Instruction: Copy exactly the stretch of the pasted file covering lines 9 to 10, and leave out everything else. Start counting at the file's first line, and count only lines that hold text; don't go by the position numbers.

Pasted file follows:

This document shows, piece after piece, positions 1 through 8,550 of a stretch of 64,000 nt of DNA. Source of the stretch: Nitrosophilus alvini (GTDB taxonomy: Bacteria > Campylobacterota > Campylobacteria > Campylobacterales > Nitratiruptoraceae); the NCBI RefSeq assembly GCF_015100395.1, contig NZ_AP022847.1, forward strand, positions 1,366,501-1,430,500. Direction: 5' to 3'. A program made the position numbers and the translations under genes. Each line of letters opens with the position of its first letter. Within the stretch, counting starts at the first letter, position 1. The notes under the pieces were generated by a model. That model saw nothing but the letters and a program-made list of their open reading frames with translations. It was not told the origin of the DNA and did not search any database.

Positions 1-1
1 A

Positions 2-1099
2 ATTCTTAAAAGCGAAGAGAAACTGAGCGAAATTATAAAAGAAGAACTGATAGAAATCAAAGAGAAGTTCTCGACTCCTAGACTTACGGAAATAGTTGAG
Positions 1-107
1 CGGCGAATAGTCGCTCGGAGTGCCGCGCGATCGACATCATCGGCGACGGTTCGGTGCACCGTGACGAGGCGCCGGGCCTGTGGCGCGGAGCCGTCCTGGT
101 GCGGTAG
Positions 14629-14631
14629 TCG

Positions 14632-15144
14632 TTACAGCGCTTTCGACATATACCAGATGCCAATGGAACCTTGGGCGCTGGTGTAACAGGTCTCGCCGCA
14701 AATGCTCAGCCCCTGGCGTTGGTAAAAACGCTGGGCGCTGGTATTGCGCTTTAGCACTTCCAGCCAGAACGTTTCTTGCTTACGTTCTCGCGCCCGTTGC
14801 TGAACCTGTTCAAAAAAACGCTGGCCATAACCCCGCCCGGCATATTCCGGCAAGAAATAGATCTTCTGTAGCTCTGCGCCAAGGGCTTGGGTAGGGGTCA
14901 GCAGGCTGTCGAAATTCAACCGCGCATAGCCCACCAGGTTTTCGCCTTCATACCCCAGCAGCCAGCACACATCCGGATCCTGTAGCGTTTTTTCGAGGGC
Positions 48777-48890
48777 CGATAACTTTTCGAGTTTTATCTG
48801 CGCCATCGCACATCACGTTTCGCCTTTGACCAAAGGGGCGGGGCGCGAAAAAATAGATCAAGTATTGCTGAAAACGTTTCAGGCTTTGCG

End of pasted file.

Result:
Positions 14629-14631
14629 TCG